What does the future of transport look like and mean? Ted Talks are the ultimate soapbox for floating new ideas, the most exciting of which are often visions of the future. In the shifting landscape of the new age of transport there has, unsurprisingly, been plenty of presenters sharing their knowledge of and aspirations for the future of mobility.
Here we look at some of these Ted Talks and ask, what might these ideas mean for the taxi industry? Grab the popcorn and follow me ....
How do we build a society without fossil fuels? Climate advocate Monica Araya uses her native Costa Rica as an example of positive action on environmental protection and renewables. She outlines a bold vision for a world committed to clean energy in all sectors. Electric vehicles are a must-have for this vision. If you're a taxi fleet owner you may be left thinking that you could lead the way in implementing a real, positive change in your city.
Wanis Kabbaj uses the analogy of blood flowing through our veins to evoke a vision of smoother and more efficient traffic systems. He previews concepts like modular, detachable buses, flying taxis and networks of suspended magnetic pods that he suggests could help make the dream of a dynamic, driverless world a reality.
To be fair, most of these are pretty far off. What is relevant right now, however, and what I find most interesting, is the escalating problem of traffic congestion and the frustration this causes which he so vividly describes. Put simply, there are too many cars - more than the world needs. While forecasting autonomous solutions is exciting, a more immediate solution may simply be to decrease the demand for privately owned vehicles. And that’s where the opportunity for taxi fleets comes in.
Here’s a look at autonomous transport that you can already see in action. Statistically, the least reliable part of the car is ... the driver. Chris Urmson was head of Google's driverless car programme in 2015. He shares fascinating footage that shows how a driverless car sees the road and makes autonomous decisions about what to do next.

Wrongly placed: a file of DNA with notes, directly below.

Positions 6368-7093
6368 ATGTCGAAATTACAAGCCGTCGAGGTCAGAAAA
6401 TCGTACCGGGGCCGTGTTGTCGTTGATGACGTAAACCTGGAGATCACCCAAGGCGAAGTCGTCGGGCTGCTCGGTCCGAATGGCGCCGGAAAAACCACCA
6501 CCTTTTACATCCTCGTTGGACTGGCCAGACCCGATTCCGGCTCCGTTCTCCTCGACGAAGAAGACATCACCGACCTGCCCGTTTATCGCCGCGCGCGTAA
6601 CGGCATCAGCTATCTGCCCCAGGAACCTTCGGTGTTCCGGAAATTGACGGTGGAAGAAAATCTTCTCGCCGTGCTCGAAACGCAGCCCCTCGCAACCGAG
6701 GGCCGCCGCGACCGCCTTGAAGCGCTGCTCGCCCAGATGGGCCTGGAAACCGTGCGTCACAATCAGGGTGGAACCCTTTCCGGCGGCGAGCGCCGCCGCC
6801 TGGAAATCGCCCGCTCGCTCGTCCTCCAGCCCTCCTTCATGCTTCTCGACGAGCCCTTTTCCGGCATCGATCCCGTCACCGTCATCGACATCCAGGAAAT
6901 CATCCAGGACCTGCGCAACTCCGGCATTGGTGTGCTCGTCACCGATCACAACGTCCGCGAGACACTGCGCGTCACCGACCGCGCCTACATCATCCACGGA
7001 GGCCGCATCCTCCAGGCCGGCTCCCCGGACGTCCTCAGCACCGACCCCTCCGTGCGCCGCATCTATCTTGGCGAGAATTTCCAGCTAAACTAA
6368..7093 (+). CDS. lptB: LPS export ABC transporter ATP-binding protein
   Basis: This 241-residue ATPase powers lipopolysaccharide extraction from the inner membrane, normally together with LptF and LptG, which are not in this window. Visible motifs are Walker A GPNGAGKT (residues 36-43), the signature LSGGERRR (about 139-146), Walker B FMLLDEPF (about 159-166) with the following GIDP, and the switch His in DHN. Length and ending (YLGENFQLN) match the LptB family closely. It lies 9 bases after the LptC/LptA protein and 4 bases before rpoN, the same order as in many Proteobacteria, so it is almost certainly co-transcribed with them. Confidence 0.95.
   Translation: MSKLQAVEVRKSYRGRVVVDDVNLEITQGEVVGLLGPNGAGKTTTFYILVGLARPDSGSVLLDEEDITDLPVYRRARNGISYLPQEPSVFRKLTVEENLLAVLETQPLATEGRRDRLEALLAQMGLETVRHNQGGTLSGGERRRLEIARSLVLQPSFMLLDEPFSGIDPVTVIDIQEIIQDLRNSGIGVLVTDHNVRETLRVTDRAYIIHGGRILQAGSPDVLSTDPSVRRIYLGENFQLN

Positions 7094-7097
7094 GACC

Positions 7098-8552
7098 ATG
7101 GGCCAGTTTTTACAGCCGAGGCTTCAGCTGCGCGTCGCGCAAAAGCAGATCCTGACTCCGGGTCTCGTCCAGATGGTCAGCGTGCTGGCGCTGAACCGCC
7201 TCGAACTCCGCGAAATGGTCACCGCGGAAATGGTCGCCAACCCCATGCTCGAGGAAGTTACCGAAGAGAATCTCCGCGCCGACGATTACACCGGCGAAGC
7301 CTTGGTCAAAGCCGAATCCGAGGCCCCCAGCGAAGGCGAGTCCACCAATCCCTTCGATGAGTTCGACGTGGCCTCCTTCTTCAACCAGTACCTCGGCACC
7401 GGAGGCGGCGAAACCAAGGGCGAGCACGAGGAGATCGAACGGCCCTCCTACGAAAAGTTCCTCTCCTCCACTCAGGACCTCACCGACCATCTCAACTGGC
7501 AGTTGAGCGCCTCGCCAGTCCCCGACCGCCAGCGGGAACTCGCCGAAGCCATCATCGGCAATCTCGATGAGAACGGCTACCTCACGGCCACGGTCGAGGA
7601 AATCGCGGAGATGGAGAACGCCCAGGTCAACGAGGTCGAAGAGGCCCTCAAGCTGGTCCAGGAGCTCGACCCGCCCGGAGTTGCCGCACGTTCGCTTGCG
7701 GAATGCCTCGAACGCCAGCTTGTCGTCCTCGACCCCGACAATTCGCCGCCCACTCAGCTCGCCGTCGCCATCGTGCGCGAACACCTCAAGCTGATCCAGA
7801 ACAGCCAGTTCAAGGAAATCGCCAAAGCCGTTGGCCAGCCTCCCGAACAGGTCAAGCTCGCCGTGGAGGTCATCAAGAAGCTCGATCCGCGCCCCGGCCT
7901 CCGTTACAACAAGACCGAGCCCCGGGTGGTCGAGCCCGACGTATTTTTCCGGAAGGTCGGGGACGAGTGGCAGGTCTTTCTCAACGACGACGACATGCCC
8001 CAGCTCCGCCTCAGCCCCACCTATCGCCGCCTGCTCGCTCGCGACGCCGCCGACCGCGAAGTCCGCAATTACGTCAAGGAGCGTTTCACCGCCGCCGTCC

I'm a bit of a rule breaker, so I'm throwing a non-Ted Talks Talk into the mix. And yes, this technically making the title of this post incorrect. I want to include it for a very simple reason. While autonomous vehicles will undoubtedly play an important part in the future of mobility, there’s one thing they simply can't do - be human. The future of the taxi industry is about customer service, as much as it is technology. Check out this anecdote from Sjep Hyker to see what I mean.
What if drones were part of your fleet? Andreas Raptopoulos of Matternet ponders if the structure of the internet could provide a model for connecting the 1 billion people who lack all-season access to roads with necessary supplies. He introduces a new type of transportation system that uses electric autonomous flying machines to deliver medicine, food and other supplies. Taxis are often hired to deliver goods from a to b, so this Ted Talks left me wondering if taxi companies could answer such requests with drones instead of cars?
Cities are becoming smarter and smarter around the world, enabling people to change the way they move. Behind these developments are engineers and strategists working for city planning departments and local authorities. Janette Sadik-Khan, transportation commissioner of New York City, is one such individual. She shares some of the projects that have reshaped street life in the five NYC boroughs, including pedestrian zones in Times Square, high-performance busses and a 6,000-cycle-strong bike share. What’s happening in your city and how can you take a stake in it?
Finally, the most far-reaching vision of our list. And by ‘far’ I mean distance measured in light years. The future of mobility is not just about how we move, but where we’re moving to! Mars, apparently. I love this presentation. While some of the concepts we've looked at here are still a good way off, this one wasn't even on my radar. Life on Mars, claims Stephen Petranek, will be much as it is here, with all the needs of a normal functioning society. Space Hail here we come.